FLORA LICHTMAN, BYLINE: Hi, Ira.

FLATOW: Flora is our correspondent and managing editor for video. And we've got our Video Pick of the Week.

Read more
The Salt
11:04 am
Fri April 5, 2013

Freezing Food Doesn't Kill E. Coli And Other Germs

The NPR Science Desk freezer: now we know we can't presume it's germ-free.
Daniel M.N. Turner NPR

Think that freezing food kills E. coli and other nasty microbes? Think again.

That's the lesson from the new E. coli outbreak caused by frozen chicken quesadillas and other snacks that has sickened 24 people in 15 states.

Freezing does slow down the microbes that cause food to spoil, but it's pretty much useless for killing dangerous bugs.

Read more
Around the Nation
7:30 am
Fri April 5, 2013

Fan Refuses To Shave Until A D.C. Team Wins A Championship

Transcript

DAVID GREENE, HOST:

Good morning. I'm David Greene, with a story of a harried sports fan - or, rather, a hairy sports fan. Thomas McAllister believes in his Washington, D.C. team so much that he's vowing not to shave until one of them - the Redskins, Wizards, Capitals or Nationals - wins a championship. The Washington Post says he hasn't shaved since last June, a day before he got married. Facebook followers have given his red fan beard a name: Lombeardi.

The Two-Way
7:16 am
Fri April 5, 2013

Reports: Obama To Propose Cuts In Social Programs

President Obama in Denver on Wednesday.
Jewel Samad AFP/Getty Images

Originally published on Fri April 5, 2013 8:58 am

There's breaking budget news from several places this morning:

-- "President Obama next week will take the political risk of formally proposing cuts to Social Security and Medicare in his annual budget in an effort to demonstrate his willingness to compromise with Republicans and revive prospects for a long-term deficit-reduction deal, administration officials say." (The New York Times)

Read more
Around the Nation
7:00 am
Fri April 5, 2013

Oregon Wants Official Microbe To Celebrate Beer Industry

Originally published on Fri April 5, 2013 7:30 am

Transcript

DAVID GREENE, HOST:

Good morning, I'm David Greene.

Its state bird is a Western Meadowlark. Its state tree is Douglas Fir. Now Oregon wants a state microbe. Saccharomyces cerevisiae - try saying that twice - is a kind of yeast used in beer. And State Representative Mark Johnson thinks making it Oregon's official microbe is a great way to celebrate the state's craft beer industry. Oregon is also proud of its wine. A type of dirt that's used to grow pinot noire grapes is the state's official soil.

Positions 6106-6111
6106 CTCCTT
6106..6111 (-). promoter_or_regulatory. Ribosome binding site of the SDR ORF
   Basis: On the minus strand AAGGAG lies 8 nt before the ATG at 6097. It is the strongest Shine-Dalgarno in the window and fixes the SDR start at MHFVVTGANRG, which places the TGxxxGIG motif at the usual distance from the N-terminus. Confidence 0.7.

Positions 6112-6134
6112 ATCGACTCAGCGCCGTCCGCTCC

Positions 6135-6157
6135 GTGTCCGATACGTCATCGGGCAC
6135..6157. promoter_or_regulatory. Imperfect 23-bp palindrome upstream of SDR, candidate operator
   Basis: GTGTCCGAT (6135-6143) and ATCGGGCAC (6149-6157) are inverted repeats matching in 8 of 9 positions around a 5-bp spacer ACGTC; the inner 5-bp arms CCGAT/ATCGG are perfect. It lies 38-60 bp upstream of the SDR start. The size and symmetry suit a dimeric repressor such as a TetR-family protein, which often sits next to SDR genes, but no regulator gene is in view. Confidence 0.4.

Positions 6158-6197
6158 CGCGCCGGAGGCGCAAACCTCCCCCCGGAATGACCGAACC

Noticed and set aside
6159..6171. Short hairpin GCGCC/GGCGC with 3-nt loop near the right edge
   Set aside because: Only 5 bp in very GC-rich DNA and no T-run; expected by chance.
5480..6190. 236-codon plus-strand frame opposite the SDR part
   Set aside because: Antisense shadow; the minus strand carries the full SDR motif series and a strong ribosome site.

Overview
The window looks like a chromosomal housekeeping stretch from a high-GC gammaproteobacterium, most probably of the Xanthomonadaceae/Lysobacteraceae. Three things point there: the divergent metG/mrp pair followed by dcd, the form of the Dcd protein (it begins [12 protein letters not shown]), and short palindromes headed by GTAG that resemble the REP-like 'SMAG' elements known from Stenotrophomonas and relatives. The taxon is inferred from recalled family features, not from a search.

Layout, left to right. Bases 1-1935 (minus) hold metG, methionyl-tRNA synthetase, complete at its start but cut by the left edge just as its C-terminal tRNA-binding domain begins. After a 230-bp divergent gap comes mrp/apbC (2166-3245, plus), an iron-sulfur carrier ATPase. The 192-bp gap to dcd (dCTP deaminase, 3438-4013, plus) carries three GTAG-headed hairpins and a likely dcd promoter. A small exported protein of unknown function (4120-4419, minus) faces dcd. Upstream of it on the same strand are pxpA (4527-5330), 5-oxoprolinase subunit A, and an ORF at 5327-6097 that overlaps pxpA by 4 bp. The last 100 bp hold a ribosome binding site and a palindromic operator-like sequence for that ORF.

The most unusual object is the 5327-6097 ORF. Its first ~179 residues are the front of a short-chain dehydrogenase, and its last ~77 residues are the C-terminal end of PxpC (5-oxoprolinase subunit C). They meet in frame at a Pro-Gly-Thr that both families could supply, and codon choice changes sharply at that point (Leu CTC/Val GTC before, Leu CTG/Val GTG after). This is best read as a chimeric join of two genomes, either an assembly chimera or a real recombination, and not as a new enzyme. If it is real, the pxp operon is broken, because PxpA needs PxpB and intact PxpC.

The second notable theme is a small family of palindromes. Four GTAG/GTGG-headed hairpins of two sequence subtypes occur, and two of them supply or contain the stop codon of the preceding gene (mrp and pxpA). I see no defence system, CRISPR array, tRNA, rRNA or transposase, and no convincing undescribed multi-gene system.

Sports
6:51 am
Fri April 5, 2013

Wichita Cheers Shocker's Place In Final 4

Originally published on Fri April 5, 2013 7:30 am

Transcript

(SOUNDBITE OF SONG, "WITCHITA LINEMAN")

GLEN CAMPBELL: And the Wichita lineman is still on the line....

DAVID GREENE, HOST:

We're listening to Glen Campbell here, with his ode to the Wichita lineman, a song that topped the charts in 1968. It might seem a long time ago, but it's still more recent than when the Wichita State Shockers last made it to the men's Final Four. That would be 1965, when the Shockers lost to legendary Coach John Wooden's UCLA team.

Read more
Sports
6:40 am
Fri April 5, 2013

Why College Basketball So Celebrates The Semifinalists

Originally published on Fri April 5, 2013 12:33 pm

Transcript

DAVID GREENE, HOST:

The NCAA men's basketball tournament resumes tomorrow. Louisville plays Wichita State and Syracuse faces Michigan. On the women's side, it's Louisville again. They're playing California. Notre Dame is playing Connecticut. These quartets of teams, of course, are known as the Final Four, and this stage in the tournament is a resume booster for teams and coaches. NPR's Mike Pesca ponders the question of why college basketball, unique among major team sports, celebrates the semi finalists.

Read more

Pages